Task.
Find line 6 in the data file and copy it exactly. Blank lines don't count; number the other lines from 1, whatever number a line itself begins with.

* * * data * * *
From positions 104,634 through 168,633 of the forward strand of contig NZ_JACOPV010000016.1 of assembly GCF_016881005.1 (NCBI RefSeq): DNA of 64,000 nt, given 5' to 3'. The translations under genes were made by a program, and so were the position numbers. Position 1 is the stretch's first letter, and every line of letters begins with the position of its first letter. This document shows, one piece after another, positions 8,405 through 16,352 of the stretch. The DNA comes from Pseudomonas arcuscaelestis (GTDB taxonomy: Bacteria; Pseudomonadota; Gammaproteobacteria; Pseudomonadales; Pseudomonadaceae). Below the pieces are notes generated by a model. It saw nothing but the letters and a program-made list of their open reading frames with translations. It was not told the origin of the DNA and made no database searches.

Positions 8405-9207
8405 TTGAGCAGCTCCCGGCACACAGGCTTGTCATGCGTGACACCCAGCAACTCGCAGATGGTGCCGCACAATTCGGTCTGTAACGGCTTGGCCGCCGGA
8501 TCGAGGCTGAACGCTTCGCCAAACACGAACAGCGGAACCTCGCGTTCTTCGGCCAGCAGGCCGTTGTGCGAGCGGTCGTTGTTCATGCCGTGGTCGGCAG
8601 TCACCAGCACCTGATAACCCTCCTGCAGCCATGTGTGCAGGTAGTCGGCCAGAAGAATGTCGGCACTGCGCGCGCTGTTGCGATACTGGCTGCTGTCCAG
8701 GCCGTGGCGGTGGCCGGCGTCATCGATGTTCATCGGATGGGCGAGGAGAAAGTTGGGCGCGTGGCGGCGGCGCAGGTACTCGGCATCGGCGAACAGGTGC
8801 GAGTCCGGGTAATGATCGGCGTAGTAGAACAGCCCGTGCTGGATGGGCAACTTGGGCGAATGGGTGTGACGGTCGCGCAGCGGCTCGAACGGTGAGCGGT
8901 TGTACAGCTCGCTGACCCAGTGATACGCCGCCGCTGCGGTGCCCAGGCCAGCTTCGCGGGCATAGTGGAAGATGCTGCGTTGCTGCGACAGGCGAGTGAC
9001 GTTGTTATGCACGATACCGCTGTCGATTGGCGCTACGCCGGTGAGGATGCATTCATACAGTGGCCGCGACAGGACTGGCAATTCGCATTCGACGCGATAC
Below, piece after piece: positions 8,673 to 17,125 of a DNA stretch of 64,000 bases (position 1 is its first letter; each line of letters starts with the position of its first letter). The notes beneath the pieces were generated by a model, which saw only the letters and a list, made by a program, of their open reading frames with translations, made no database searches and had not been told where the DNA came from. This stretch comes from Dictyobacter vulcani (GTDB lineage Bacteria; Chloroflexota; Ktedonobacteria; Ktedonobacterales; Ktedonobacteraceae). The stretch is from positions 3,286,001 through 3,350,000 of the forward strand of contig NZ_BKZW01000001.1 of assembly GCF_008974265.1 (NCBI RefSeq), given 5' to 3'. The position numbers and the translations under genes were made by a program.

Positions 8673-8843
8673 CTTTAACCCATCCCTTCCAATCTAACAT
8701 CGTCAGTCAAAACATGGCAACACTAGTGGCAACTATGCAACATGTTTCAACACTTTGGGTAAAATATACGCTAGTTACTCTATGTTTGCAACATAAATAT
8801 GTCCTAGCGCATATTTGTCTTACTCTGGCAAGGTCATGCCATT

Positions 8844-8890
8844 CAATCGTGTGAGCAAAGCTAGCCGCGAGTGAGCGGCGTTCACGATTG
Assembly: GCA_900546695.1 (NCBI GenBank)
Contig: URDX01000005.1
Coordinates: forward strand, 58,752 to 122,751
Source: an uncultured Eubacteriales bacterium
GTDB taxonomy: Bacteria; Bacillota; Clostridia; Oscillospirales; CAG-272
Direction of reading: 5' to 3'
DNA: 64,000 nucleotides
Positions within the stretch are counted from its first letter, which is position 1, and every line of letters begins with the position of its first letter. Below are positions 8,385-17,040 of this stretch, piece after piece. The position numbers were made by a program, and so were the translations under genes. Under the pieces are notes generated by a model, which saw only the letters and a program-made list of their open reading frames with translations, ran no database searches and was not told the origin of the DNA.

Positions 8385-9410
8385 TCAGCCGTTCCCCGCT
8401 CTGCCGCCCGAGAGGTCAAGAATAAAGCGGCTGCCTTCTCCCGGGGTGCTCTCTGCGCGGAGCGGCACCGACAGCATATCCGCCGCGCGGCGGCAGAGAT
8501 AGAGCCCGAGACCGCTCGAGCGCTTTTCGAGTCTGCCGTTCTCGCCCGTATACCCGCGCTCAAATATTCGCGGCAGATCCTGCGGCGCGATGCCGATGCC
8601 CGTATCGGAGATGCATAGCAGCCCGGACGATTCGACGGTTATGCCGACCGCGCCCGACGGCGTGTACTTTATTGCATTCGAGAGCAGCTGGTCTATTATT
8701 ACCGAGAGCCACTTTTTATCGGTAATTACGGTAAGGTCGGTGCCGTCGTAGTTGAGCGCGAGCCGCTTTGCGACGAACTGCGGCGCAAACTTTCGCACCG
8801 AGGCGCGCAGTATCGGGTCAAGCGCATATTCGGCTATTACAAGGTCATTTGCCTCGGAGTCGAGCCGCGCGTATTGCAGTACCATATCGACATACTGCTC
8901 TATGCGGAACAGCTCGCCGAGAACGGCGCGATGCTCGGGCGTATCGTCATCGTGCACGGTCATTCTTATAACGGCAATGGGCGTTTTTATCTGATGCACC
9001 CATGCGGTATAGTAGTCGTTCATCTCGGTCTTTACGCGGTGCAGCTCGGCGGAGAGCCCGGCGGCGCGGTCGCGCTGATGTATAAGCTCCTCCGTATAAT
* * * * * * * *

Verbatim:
8701 GCCGTGGCGGTGGCCGGCGTCATCGATGTTCATCGGATGGGCGAGGAGAAAGTTGGGCGCGTGGCGGCGGCGCAGGTACTCGGCATCGGCGAACAGGTGC